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2004 Bruno Giacosa Barolo Le Rocche del Falletto Riserva
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98(+?) Points | Stephen Tanzer's IWC - November/December 2009

($450) Full, deep red. Incredible nose combines red fruits, blood orange, minerals, spices and smoked meat. Sappy, silky and extremely intense yet somehow weightless, with a pristine quality to its fruit and mineral flavors. This saturates every millimeter of the palate with flavor, with the extraordinary rising finish going on for two minutes or more. Again, when I free-associated, the first word that came to my mind was Musigny. There's so much going on in this extremely primary and mineral-driven wine that one is hardly aware of the tannins. I think this will make a compelling drink in just two or three years but will evolve positively for a couple of decades. Giacosa considers this to be his best Barolo of the last ten years.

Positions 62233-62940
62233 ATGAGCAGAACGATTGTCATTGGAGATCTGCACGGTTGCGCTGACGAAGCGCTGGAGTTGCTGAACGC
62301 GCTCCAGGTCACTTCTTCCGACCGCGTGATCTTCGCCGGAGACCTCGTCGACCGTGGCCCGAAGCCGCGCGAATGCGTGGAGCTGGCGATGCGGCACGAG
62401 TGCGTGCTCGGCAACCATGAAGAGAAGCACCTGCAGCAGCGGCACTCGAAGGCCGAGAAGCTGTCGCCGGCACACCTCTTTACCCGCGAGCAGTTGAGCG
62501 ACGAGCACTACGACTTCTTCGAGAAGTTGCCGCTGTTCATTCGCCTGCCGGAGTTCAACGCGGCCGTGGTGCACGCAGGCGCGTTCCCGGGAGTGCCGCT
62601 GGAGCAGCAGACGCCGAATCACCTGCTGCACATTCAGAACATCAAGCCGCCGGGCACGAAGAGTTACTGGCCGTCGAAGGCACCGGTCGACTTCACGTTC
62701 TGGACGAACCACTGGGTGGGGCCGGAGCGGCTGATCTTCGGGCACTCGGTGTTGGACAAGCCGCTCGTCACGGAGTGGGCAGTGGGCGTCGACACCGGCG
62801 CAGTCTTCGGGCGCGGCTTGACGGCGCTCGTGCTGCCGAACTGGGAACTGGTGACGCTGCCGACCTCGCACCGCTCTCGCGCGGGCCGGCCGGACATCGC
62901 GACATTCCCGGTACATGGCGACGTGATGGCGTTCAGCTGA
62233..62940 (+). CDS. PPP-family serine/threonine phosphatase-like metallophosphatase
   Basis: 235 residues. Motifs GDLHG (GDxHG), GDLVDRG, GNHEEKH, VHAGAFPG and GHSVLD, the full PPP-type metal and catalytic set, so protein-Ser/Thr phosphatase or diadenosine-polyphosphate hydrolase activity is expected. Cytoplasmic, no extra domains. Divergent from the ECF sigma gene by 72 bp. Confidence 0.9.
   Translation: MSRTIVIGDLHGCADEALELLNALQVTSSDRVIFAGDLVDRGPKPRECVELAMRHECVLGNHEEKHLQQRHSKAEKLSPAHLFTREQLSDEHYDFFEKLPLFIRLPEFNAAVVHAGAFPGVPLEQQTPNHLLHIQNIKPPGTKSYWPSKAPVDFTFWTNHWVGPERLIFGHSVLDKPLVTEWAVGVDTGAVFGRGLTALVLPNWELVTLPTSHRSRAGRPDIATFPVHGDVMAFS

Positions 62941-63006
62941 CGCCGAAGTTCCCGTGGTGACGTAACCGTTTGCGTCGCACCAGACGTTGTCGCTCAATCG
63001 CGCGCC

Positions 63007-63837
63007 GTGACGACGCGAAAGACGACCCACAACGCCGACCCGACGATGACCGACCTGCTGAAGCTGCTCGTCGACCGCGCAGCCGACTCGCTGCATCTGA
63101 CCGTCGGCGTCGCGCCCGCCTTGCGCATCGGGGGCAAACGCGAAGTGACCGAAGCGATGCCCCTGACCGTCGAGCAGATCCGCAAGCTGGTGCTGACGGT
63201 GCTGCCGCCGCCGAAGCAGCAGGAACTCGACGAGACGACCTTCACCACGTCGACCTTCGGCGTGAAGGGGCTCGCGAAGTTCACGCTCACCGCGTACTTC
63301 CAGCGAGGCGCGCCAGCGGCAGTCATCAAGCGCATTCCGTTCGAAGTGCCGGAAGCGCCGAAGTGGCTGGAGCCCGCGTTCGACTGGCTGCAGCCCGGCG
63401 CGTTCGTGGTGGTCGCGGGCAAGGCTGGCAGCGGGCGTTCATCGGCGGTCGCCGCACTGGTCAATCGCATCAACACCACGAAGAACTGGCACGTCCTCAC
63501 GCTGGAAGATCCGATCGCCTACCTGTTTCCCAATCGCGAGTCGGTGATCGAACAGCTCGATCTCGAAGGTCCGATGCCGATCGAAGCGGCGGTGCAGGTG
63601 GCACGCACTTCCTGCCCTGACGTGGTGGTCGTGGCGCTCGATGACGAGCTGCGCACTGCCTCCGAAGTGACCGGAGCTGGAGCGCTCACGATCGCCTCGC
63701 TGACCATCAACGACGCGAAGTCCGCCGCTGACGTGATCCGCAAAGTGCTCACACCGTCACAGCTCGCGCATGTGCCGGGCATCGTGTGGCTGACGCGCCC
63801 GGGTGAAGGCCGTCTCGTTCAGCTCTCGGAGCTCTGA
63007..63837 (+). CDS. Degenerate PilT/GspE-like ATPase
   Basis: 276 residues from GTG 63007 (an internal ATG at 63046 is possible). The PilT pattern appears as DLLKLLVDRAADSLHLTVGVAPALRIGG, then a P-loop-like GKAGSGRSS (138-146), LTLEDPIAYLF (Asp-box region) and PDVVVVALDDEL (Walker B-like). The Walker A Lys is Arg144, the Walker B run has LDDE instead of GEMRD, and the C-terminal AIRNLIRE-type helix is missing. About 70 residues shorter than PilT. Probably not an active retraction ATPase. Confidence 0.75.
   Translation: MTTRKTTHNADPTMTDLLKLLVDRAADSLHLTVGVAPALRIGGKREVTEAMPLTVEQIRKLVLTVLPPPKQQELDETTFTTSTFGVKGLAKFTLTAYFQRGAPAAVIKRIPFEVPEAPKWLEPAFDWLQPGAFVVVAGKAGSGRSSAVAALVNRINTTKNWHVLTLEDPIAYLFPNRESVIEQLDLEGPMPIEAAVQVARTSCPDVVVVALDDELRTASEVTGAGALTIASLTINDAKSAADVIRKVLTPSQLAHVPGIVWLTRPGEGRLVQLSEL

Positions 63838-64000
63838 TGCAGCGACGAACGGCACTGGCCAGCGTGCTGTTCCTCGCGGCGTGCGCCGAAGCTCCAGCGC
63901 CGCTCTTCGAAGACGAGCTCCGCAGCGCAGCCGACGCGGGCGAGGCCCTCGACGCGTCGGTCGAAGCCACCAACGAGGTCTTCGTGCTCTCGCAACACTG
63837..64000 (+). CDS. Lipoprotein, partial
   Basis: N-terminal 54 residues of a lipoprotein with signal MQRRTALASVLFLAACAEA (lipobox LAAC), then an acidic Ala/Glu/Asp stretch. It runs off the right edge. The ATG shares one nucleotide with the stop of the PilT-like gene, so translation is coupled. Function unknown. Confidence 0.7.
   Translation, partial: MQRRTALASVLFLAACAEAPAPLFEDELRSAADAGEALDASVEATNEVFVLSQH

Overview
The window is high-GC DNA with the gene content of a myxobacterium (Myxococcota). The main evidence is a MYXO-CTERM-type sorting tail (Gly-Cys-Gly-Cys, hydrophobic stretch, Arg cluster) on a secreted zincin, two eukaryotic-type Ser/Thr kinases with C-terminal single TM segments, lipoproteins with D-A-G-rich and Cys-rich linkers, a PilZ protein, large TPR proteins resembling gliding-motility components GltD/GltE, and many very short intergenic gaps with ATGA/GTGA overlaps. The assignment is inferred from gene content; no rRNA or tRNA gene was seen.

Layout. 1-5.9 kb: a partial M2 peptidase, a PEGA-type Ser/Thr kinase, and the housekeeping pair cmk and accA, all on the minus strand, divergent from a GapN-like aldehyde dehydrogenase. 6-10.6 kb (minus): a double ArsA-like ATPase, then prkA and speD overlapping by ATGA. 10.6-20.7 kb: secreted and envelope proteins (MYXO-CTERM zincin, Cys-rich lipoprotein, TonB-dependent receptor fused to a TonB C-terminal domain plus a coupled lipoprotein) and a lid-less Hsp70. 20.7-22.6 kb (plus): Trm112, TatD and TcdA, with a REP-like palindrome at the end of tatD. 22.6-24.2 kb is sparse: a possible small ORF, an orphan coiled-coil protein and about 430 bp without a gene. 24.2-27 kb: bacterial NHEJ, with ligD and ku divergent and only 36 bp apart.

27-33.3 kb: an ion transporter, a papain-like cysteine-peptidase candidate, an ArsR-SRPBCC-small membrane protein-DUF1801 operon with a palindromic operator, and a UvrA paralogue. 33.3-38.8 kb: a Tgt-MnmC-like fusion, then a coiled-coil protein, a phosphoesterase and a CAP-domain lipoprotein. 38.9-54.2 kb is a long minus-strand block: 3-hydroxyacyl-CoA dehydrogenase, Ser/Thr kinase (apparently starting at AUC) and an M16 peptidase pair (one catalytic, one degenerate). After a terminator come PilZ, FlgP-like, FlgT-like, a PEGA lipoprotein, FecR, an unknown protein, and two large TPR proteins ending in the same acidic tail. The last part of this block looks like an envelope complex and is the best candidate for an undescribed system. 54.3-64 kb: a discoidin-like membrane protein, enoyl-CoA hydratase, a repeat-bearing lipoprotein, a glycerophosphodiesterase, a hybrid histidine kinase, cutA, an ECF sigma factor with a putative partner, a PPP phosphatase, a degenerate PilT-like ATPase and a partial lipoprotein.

99+ Points | Robert Parker's The Wine Advocate

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About Italy

Italy, like France, offers a world of wine styles within a single country: dry Italian white wines ranging from lively and minerally to powerful and full-bodied; cheap and cheerful Italian red wines in both a cooler, northern style and a richer, warmer southern style; structured, powerful reds capable of long aging in bottle; sparkling wines; sweet wines and dessert wines.
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Nebbiolo based wines made outside the Langhe hills are often lost in the commotion over Barolo and Barbaresco. The provinces of Vercelli and Novarra in the northern reaches of the Piedmont area are home to wines like Carema, Ghemme, and Gattinara. The latter two wines are mostly Nebbiolo, which as traditionally been blended with...
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